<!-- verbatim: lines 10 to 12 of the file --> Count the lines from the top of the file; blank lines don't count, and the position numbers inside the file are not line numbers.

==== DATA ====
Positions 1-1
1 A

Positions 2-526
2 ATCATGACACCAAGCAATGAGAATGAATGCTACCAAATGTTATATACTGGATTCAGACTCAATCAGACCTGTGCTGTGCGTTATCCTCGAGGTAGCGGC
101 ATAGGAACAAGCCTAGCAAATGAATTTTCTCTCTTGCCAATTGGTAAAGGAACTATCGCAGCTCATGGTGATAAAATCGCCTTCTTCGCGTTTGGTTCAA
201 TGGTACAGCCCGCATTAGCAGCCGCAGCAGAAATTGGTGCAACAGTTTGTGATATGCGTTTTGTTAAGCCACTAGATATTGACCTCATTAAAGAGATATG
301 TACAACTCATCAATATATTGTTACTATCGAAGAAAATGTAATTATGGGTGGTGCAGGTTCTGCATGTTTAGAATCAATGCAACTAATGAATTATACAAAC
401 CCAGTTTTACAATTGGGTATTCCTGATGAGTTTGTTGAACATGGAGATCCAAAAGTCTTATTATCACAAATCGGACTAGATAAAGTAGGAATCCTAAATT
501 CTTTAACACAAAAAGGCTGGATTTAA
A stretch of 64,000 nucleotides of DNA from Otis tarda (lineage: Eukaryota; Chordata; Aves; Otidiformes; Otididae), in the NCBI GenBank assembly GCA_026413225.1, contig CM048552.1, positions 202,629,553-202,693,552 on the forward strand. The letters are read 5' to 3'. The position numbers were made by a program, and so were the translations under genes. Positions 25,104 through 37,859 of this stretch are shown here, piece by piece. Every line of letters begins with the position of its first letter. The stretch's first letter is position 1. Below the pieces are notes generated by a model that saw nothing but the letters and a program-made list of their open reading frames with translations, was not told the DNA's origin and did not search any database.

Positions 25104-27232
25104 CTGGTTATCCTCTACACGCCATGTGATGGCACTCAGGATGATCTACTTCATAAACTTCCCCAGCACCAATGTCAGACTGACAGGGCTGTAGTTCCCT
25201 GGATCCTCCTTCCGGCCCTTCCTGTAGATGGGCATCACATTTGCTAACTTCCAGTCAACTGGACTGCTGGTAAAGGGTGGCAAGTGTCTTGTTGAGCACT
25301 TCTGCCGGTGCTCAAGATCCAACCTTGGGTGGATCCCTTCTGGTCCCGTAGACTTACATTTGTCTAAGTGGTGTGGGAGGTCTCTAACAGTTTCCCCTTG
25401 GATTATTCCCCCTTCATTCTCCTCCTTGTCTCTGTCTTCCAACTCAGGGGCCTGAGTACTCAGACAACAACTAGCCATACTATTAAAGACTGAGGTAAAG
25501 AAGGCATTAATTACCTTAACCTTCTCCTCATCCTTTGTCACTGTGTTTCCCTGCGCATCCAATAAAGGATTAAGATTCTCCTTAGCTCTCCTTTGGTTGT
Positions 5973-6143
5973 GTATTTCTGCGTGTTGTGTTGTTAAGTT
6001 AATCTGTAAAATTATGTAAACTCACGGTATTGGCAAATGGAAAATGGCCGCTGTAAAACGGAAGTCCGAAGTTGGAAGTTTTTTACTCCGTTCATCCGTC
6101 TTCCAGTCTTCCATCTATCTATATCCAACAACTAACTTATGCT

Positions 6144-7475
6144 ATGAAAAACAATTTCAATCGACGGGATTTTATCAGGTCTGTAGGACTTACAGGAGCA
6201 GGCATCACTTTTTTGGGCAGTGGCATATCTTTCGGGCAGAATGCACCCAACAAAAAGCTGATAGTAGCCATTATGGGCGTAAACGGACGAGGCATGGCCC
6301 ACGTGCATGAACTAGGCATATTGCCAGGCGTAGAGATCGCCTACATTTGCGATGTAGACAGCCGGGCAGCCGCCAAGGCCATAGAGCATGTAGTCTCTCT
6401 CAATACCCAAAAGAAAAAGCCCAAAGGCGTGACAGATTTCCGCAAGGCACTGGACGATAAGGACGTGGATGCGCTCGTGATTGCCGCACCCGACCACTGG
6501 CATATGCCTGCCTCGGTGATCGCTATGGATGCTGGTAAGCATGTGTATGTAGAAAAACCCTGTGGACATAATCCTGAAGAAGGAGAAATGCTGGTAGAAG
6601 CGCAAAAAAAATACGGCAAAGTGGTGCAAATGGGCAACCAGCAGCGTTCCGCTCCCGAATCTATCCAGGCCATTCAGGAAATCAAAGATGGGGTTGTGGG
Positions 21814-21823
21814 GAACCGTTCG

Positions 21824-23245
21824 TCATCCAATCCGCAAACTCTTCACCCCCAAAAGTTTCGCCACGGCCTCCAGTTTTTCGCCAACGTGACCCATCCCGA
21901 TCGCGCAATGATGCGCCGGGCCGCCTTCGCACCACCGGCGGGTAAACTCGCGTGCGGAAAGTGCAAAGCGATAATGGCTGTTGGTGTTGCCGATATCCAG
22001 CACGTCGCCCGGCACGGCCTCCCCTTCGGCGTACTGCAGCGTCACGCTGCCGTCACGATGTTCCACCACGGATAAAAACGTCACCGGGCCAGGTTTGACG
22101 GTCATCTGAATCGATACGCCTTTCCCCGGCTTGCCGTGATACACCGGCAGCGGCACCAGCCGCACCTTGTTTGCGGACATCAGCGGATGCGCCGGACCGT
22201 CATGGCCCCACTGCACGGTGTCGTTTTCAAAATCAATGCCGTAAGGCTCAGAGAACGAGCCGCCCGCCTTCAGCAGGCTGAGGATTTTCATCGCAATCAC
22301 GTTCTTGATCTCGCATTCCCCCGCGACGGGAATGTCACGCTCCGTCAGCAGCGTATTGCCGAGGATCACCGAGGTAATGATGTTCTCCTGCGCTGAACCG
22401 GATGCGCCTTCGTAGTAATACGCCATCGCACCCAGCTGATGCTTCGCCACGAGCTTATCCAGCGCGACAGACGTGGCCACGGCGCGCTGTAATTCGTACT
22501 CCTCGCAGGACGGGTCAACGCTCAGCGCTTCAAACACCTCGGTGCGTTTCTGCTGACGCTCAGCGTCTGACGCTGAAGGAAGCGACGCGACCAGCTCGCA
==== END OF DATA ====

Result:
A stretch of 64,000 nucleotides of DNA from Otis tarda (lineage: Eukaryota; Chordata; Aves; Otidiformes; Otididae), in the NCBI GenBank assembly GCA_026413225.1, contig CM048552.1, positions 202,629,553-202,693,552 on the forward strand. The letters are read 5' to 3'. The position numbers were made by a program, and so were the translations under genes. Positions 25,104 through 37,859 of this stretch are shown here, piece by piece. Every line of letters begins with the position of its first letter. The stretch's first letter is position 1. Below the pieces are notes generated by a model that saw nothing but the letters and a program-made list of their open reading frames with translations, was not told the DNA's origin and did not search any database.

Positions 25104-27232
25104 CTGGTTATCCTCTACACGCCATGTGATGGCACTCAGGATGATCTACTTCATAAACTTCCCCAGCACCAATGTCAGACTGACAGGGCTGTAGTTCCCT